I have been following fatherhood research for almost 27 years now. I remember the first time I saw the statistic that 26 million children in America will go to bed tonight without having a father in the house to tuck them in. I sat in silence thinking about the thing that I treasured most about my time with my daughters at home. I could not fathom an evening without the opportunity to walk into the other room, kneel on the floor and visit with those precious little hearts right before the sleepies took over their little minds. We would read a book and pray when they were smaller and the world would seem to come into a proper orbit as we interacted.
I can recite those specific actions easily but I cannot tell you a specific way in which my girls took those actions and brought them into their homes with their own children. The actual time and interaction with each child is specific to the relationship shared. I got to tuck those grandkids in several times through the years but I never got to really witness the intimacy of the time they spent with their own parents. That is as it should be. I can still see the effects.
Armin Brott, known as Mr. Dad from the Chicken Soup series, recently posted a few specific examples of what he called the Dad Effect on babies with involved fathers. I want to share a couple of them because they are, well, specific.
First, for six-month old babies, the more actively involved the father is, the higher the babies’ score on mental and motor development tests. Maybe you didn’t take your six-month old to get their mental and motor development testing done. I didn’t. Thankfully, we can rely on those who wanted to know the answer to the question and were happy to give the specifics that help us know what to do. Dads matter.
Babies whose dads who do a lot of everyday childcare activities such as feeding, changing diapers, giving baths and dressing, handle stressful situations better than babies whose dads aren’t as involved, Brott says. I’ll have to admit that when I was washing out bottles or changing diapers, the first thought in my head wasn’t, “Wow; doing this is going to help my daughter handle stress better in life.” I was thinking about how much work these tasks involved or how tired I was because we missed some sleep last night. We thanked one another for sharing the parenting tasks because co-parenting is much easier than going it alone. But we didn’t realize the specific improvement our child would see in their lives because we were getting the bath water drawn again tonight. Brott thinks we should.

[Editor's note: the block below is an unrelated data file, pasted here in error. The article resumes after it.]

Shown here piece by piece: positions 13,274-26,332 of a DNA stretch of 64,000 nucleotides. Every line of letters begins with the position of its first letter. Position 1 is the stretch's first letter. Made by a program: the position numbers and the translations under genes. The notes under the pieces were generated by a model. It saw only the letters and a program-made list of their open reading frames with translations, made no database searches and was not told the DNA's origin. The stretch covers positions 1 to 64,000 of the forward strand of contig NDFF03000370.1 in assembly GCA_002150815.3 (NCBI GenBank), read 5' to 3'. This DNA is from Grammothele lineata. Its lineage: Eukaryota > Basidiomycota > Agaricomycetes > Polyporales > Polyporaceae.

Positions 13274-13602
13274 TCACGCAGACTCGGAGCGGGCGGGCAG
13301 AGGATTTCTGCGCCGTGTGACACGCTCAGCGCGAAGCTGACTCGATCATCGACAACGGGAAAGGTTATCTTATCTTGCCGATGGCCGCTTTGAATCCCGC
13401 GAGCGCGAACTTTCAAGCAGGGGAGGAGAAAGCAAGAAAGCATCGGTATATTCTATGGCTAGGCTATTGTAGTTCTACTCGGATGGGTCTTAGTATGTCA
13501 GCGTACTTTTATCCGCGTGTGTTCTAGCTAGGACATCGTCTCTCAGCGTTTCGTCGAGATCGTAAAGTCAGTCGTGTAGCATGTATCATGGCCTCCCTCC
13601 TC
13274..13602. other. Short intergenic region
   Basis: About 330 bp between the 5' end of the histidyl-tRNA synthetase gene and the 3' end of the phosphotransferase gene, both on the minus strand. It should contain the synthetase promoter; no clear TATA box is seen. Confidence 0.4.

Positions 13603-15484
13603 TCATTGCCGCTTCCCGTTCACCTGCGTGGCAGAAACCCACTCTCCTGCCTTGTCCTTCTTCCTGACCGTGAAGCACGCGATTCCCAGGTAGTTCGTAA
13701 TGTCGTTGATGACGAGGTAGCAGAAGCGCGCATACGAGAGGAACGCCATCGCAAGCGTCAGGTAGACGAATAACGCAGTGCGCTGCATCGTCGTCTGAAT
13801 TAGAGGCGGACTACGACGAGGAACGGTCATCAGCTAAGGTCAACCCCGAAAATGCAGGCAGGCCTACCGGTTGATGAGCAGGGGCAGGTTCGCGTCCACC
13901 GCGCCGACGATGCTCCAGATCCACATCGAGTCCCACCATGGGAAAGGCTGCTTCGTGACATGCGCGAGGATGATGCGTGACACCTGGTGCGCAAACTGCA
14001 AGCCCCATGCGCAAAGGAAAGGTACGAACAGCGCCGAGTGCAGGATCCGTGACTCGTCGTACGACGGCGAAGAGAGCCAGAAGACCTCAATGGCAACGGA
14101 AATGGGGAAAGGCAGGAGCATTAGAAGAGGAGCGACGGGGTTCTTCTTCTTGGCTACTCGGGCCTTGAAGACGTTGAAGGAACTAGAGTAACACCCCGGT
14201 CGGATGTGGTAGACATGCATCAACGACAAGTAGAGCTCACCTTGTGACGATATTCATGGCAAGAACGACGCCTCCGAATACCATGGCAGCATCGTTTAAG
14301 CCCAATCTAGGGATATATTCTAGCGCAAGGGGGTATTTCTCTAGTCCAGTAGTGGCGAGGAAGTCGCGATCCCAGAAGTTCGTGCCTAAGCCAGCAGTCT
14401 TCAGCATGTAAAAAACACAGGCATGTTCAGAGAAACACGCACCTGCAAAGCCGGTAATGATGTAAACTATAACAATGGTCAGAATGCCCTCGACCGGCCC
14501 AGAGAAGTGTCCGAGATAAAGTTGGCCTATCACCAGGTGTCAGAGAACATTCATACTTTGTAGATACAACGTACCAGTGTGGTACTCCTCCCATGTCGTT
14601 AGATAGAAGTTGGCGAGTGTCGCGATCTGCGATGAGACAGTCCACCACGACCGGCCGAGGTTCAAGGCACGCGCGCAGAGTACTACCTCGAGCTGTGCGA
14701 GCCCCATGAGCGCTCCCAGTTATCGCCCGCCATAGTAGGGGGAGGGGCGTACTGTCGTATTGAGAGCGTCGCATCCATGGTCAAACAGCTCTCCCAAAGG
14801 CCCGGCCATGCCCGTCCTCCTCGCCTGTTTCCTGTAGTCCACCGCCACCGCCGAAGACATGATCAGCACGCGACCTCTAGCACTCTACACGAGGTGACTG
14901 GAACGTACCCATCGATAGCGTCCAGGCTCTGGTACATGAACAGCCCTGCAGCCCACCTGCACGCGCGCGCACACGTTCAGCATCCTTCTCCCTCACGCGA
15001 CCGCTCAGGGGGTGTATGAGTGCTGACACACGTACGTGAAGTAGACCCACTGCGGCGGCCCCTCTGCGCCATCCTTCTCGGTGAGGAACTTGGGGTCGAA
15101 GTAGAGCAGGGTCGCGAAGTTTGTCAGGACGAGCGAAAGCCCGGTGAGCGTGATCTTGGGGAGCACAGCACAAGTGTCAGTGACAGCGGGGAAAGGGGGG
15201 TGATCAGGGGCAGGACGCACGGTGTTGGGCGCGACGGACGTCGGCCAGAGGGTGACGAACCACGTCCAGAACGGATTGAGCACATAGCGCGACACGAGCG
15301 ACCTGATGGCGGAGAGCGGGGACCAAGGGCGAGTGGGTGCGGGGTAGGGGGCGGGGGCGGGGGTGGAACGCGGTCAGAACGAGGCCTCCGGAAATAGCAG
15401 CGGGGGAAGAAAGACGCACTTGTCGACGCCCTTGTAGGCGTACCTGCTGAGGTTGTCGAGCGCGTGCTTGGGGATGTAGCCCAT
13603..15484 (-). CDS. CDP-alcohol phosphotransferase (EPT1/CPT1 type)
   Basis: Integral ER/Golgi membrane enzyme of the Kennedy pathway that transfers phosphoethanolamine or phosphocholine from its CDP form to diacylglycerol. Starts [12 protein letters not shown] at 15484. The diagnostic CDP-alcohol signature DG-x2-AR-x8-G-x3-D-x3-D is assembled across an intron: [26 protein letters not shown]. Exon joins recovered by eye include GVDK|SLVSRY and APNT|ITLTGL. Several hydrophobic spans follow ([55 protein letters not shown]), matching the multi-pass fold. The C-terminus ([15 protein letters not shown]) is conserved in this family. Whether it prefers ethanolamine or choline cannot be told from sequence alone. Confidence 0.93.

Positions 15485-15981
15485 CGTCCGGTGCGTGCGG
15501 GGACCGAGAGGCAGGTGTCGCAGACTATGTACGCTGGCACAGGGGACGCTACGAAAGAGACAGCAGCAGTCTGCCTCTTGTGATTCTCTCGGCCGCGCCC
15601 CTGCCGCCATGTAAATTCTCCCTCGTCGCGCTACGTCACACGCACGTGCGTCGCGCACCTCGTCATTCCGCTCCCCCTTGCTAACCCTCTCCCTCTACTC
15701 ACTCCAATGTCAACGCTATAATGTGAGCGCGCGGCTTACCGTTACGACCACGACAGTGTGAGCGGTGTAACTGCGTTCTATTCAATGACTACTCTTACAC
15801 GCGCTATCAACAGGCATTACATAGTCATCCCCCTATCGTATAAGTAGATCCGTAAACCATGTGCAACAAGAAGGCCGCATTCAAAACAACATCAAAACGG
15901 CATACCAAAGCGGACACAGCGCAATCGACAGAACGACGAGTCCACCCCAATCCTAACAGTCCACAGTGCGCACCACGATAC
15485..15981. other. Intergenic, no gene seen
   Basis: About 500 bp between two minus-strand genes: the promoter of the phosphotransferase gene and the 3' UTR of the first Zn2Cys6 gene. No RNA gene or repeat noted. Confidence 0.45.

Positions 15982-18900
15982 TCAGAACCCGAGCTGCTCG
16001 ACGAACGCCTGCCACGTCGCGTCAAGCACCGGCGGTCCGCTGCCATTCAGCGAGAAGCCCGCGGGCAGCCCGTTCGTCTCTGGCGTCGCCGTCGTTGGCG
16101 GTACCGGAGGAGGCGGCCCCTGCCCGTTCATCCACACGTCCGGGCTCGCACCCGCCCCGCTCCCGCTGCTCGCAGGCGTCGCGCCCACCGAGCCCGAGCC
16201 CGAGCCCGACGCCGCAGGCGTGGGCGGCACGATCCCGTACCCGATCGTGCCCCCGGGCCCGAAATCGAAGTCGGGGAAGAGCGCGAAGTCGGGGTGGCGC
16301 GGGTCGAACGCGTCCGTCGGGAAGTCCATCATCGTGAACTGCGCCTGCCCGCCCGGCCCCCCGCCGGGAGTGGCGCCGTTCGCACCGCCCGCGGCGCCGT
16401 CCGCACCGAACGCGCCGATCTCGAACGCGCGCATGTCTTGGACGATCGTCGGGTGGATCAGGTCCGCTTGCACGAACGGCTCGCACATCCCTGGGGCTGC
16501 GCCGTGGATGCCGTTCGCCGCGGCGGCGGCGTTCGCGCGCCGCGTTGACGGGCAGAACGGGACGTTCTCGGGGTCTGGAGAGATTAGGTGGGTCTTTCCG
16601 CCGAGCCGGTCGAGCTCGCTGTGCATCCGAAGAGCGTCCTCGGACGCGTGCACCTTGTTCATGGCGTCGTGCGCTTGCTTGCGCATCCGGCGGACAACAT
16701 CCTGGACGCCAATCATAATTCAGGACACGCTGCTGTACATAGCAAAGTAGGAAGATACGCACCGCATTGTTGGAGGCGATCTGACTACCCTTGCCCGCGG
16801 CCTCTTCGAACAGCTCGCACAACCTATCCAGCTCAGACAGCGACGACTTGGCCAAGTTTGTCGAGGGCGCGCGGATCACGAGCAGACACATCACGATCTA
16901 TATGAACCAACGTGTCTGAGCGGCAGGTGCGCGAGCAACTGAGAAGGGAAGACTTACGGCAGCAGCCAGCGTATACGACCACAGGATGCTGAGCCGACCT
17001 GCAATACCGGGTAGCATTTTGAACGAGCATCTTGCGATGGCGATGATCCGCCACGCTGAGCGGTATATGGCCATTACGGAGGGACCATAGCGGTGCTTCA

He continues to say that some researchers have linked high levels of father involvement with higher math scores in school and to generally higher-than-age-level scores on verbal intelligence tests. Clearly, he says, kids with involved dads are more likely to go to college. Math and verbal intelligence? Those weren’t even on my mind when I was rocking my girls to sleep in the middle of the night. Math skills are pretty specific. I didn’t know we were working on math while we were playing with the rubber ducky.
These specific outcomes are very detailed but involvement isn’t a very specific word. So let me spell it out. Sitting in the chair while your partner takes care of the children is uninvolved. Getting up to help by taking one of the kids and doing something like reading or playing in the floor is specific. That’s what involvement looks like. Thankfully, it’s also a lot of fun.